Sierra Peaks Section
The Sierra Peaks Section (SPS) is a mountaineering society within the Angeles Chapter of the Sierra Club that serves to provide mountaineering activities for Sierra Club members in the Sierra Nevada, and to honor mountaineers who have summited Sierra Nevada peaks.
To become a member of the SPS, one must be a Sierra Club member and have climbed at least six peaks on the SPS List; it is not necessary that the peaks be Emblem peaks. For verification purposes, two of those ascents must be done on an official SPS trip.
Especially accomplished members are award with emblems, with the following grades (from highest to lowest):
- Third List Completion
- Second List Completion
- First List Completion
- Master Emblem
- Senior Emblem
Upon receiving one of the normal emblems, members may be recognized with one of the following additional emblems, which are not ranked:
- Geographic Emblem
- Explorer Emblem
To the general public, they are most known for their peak bagging list, created in 1955, a product of the Sierra Club's long legacy of promoting climbing in the Sierra Nevada. Completing the list is highly prestigious in American mountaineering circles, and climbers who complete the list are often cited as having done so (e.g. by the American Alpine Club).
The list is divided into three levels of importance. The Emblem peaks are considered the most iconic peaks of the Sierra Nevada, and to summit all of them is considered a major accomplishment in North American peak bagging. Mountaineers peaks are less notable peaks known for presenting mountaineering challenges; they do not have the prestige that Emblem peaks have attached to them, but ascending them is necessary to gain higher levels of recognition for Section members. Finally, there are the numerous general peaks of lesser note.
The list is an example of a "decision by committee" list with the peaks on the list being determined by the Sierra Club. Peaks are occasionally added or removed from the list due to a variety of factors, such as accessibility, notability, and interest. The list is followed by thousands of hikers and has been noted in numerous books and guides on the Sierra Nevada.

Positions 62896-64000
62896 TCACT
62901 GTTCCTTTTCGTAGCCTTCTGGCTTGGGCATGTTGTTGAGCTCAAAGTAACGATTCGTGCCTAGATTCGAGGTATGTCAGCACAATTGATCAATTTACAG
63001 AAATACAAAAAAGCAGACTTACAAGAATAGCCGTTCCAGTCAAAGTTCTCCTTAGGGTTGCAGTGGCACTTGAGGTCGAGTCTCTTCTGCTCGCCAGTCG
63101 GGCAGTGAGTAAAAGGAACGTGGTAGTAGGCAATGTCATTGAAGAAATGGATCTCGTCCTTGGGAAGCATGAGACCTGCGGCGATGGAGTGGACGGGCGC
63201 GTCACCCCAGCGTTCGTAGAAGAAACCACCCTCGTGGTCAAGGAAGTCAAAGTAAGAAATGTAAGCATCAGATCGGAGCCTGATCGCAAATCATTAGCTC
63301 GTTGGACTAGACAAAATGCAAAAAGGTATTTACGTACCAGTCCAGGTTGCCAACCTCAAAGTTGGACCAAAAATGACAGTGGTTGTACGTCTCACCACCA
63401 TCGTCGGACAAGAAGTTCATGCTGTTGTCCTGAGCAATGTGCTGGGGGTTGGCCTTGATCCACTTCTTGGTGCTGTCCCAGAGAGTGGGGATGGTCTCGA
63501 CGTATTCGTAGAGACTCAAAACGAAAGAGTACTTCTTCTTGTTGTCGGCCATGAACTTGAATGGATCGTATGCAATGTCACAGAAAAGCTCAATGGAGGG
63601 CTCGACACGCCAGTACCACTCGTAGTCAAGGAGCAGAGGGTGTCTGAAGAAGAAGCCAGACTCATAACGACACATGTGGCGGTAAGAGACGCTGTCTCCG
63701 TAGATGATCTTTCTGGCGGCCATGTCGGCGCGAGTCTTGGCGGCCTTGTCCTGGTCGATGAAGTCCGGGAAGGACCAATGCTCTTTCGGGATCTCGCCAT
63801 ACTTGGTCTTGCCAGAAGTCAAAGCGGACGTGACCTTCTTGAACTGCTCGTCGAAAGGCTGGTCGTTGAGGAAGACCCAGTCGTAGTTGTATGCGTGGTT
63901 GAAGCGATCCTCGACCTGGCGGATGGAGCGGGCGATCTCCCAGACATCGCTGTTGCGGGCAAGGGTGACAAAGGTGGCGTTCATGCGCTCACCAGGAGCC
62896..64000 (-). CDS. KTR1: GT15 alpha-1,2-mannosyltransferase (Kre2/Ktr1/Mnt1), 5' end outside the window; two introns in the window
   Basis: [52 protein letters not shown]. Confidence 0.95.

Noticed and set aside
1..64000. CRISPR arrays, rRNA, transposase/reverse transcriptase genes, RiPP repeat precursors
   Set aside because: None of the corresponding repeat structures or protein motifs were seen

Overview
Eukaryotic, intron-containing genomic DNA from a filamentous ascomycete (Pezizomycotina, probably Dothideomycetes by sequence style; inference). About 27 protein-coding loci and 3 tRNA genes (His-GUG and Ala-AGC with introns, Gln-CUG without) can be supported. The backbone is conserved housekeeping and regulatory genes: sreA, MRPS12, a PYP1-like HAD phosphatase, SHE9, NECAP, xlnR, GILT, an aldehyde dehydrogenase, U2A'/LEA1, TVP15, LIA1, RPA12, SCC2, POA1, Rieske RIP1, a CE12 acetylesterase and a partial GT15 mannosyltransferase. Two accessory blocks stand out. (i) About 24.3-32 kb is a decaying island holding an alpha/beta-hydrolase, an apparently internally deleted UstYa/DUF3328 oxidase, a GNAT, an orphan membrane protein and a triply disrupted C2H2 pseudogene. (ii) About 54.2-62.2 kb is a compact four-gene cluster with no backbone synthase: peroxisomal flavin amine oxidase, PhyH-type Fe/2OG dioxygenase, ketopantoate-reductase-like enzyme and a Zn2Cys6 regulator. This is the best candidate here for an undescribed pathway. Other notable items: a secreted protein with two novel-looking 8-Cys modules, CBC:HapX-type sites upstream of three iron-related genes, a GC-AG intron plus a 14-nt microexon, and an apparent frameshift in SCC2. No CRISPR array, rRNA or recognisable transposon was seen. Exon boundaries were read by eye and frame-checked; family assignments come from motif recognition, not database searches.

There are 15 Emblem peaks, 35 Mountaineers peaks, and 197 general peaks, for a total of 247 peaks. The number of peaks is traditionally set at 248, the original number of peaks listed in 1955; however the number changes constantly due to issues such as legal access or higher interest in one peak over another (resulting in the former being substituted in the list for the latter).
The elevations listed below are those officially described on the list (based on USGS topographic map contours), and may not be the actual elevations of those peaks, although they are usually accurate to within 50 feet.
|Olancha Peak||12,123 feet (3,695 m)|
|Mount Whitney||14,491 feet (4,417 m)|
|Mount Williamson||14,370 feet (4,380 m)|
|Mount Kaweah||13,802 feet (4,207 m)|
|Mount Brewer||13,570 feet (4,140 m)|
|Mount Clarence King||12,907 feet (3,934 m)|
|Split Mountain||14,042 feet (4,280 m)|
|Mount Goddard||13,568 feet (4,136 m)|
|North Palisade||14,242 feet (4,341 m)|
|Mount Darwin||13,831 feet (4,216 m)|
|Mount Humphreys||13,986 feet (4,263 m)|
|Mount Abbot||13,704 feet (4,177 m)|
|Mount Ritter||13,143 feet (4,006 m)|
|Mount Lyell||13,114 feet (3,997 m)|
|Matterhorn Peak||12,279 feet (3,743 m)|
|Mount LeConte||13,930 feet (4,250 m)|
|Mount McAdie||13,799 feet (4,206 m)|
|Mount Russell||14,088 feet (4,294 m)|
|Black Kaweah||13,720 feet (4,180 m)|
|Triple Divide Peak||12,634 feet (3,851 m)|
|Milestone Mountain||13,638 feet (4,157 m)|
|Table Mountain||13,632 feet (4,155 m)|
|Thunder Mountain||13,517 feet (4,120 m)|
|Mount Ericsson||13,583 feet (4,140 m)|
|Deerhorn Mountain||13,281 feet (4,048 m)|
|East Vidette||12,356 feet (3,766 m)|
|Junction Peak||13,845 feet (4,220 m)|
|University Peak||13,589 feet (4,142 m)|
|Mount Gardiner||12,907 feet (3,934 m)|
|Arrow Peak||12,959 feet (3,950 m)|
|Mount Ruskin||12,920 feet (3,940 m)|
|Tehipite Dome||7,708 feet (2,349 m)|
|Middle Palisade||14,012 feet (4,271 m)|
|Norman Clyde Peak||13,855 feet (4,223 m)|
|Devil’s Crag #1||12,400 feet (3,800 m)|
|Mount McDuffie||13,282 feet (4,048 m)|
|Mount Sill||14,153 feet (4,314 m)|
|Thunderbolt Peak||14,003 feet (4,268 m)|
|The Hermit||12,328 feet (3,758 m)|
|Seven Gables||13,080 feet (3,990 m)|
|Bear Creek Spire||13,720 feet (4,180 m)|
|Red Slate Mountain||13,123 feet (4,000 m)|
|Mount Morrison||12,277 feet (3,742 m)|
|Clyde Minaret||12,264 feet (3,738 m)|
|Mount Clark||11,522 feet (3,512 m)|
|Mount Starr King||9,092 feet (2,771 m)|
|Cathedral Peak||10,911 feet (3,326 m)|
|Whorl Mountain||12,033 feet (3,668 m)|
|Tower Peak||11,755 feet (3,583 m)|
Other peak bagging lists:
- "Sierra Peaks Section Brief History".
- "Sierra Peaks Section Membership Page".
- "Sierra Peaks Section Emblem Introduction Page".
- Andy Selters. Images of America: Inyo National Forest. p. 83
- 1997 American Alpine Journal. p. 394.
- SPS List, 20th edition
- Helman, Adam. The Finest Peaks - Prominence and Other Mountain Measures.
- "Sierra Peaks Section". SummitPost.org.
- Secor, R. J. (2009). The High Sierra : peaks, passes, trail. Seattle, WA: Mountaineers Books. ISBN 978-0-89886-971-2.